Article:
The learning environment is changing fast. Business operations are expanding globally, learners are emerging from increasingly diverse backgrounds and cultures, and technological advancements are constantly changing how learning occurs. Instructional systems design (ISD) programs must adapt to the evolution in the ways that learning is designed, developed, implemented, and delivered. More importantly, ISD programs and the professionals who administer them need to adapt now to better prepare for the uncertain future.
ASTD and the Institute for Corporate Productivity (i4cp) recently partnered to explore current ISD practices and how they are adapting to the fast-changing learning environment and uncertain future. Findings from the study, Instructional Systems Design: Today and in the Future, reveal that developing effective programs has always been a challenge.
Many companies have ISD programs that are, at best, moderately effective in achieving both business and learning goals. The changes in the learning world mean that most companies need to be better prepared for the future, inevitably modifying the priorities of ISD professionals, who will need to add skills and competencies to their repertoire to be successful. The bottom line is that there is much work to be done.
Despite the fact that 97 percent of respondents say their organizations are currently using a traditional classroom course, learning is becoming much more customized, informal, just-in-time, and technologically mediated. With less than 1 percent of respondents reporting they no longer use classroom instruction, it appears that new forms of instruction are not replacing classroom learning—at least in the short term—but rather supplementing and shaping it.
The study also shows that the trend toward blending classroom learning with technological tools is well established. More than two-thirds of respondents say their organizations use blended learning (combinations of synchronous and asynchronous, classroom, and e-learning).
Technology, as a whole, is likely to improve ISD productivity while reducing costs, which may in turn allow ISD practitioners to become more strategic and less tactical. The "Instructional Systems Design" report confirms findings from ASTD's previous "The Rise of Social Media" report: Most companies have not yet systematically embraced social media technologies for the learning function.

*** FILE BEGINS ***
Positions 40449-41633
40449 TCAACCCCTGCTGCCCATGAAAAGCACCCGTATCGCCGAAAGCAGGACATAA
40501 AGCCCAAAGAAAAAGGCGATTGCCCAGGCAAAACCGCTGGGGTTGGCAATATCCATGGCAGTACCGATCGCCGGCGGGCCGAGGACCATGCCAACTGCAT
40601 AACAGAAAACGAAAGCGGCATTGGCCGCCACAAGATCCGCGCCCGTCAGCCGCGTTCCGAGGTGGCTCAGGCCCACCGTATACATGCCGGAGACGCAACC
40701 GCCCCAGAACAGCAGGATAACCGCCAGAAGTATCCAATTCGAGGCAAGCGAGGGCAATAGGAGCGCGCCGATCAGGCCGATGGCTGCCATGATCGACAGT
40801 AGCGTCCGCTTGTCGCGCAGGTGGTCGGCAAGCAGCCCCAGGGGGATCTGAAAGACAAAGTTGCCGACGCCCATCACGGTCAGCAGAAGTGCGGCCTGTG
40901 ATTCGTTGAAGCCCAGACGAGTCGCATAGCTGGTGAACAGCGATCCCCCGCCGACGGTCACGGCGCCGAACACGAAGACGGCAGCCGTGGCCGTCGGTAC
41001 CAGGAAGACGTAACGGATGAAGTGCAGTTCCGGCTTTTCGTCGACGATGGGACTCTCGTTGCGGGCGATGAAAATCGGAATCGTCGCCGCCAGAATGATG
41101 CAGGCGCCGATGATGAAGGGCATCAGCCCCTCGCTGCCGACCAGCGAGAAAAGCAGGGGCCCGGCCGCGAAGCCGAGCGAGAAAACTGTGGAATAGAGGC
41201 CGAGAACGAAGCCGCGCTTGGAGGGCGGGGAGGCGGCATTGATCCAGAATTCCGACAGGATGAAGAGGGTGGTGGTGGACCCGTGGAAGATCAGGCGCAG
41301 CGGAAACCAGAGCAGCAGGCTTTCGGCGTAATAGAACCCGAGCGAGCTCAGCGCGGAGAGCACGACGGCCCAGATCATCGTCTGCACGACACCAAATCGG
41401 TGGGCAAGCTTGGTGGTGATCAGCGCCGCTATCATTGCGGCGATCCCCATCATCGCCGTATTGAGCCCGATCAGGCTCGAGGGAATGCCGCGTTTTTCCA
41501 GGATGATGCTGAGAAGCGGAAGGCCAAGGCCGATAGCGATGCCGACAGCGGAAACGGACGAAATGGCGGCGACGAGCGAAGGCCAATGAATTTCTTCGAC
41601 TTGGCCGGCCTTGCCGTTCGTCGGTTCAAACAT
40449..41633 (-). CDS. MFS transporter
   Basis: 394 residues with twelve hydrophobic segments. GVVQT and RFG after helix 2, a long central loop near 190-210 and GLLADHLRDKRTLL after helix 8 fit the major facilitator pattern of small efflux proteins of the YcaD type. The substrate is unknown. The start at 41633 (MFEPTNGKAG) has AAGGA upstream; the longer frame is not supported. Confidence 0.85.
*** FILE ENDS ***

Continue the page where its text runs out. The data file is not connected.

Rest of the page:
However, these technologies are gaining momentum; a significant percentage of participants say their companies are planning to use them in the future. In fact, fewer than 5 percent of respondents do not think the use of social media will increase over the next five years. Mobile learning, social networks, podcasts, and wikis are the social media tools that comprised the top four mediums being considered for use in the future.
The lack of widespread adoption of social media technologies may stem from the inherent difficulty in implementing social media solutions. Instructional designers believe they need a broad spectrum of competencies to successfully design and deliver social media-based learning.
Not only does there need to be a familiarity with the various technologies available, subject matter, and learner needs, but ISD practitioners must also be able to market the concept of using these technologies to stakeholders within the organization. At least two-fifths of the respondents report to a high or very high extent that most of the competencies listed are needed to implement social media learning solutions.
A majority of participants believe ISD will become more important to organizations in the future; 93 percent say that this is at least somewhat likely. Additionally, with the ongoing technology growth in the field, many ISD practitioners believe that social media will become increasingly essential to instructional design. Seventy-eight percent of respondents say that this is at least likely to occur over the next five years.
As ISD struggles to maintain its identity in a rapidly evolving learning environment, training and development professionals must seize the opportunities to make ISD a more strategic part of the learning function, and more importantly, part of the organization as a whole.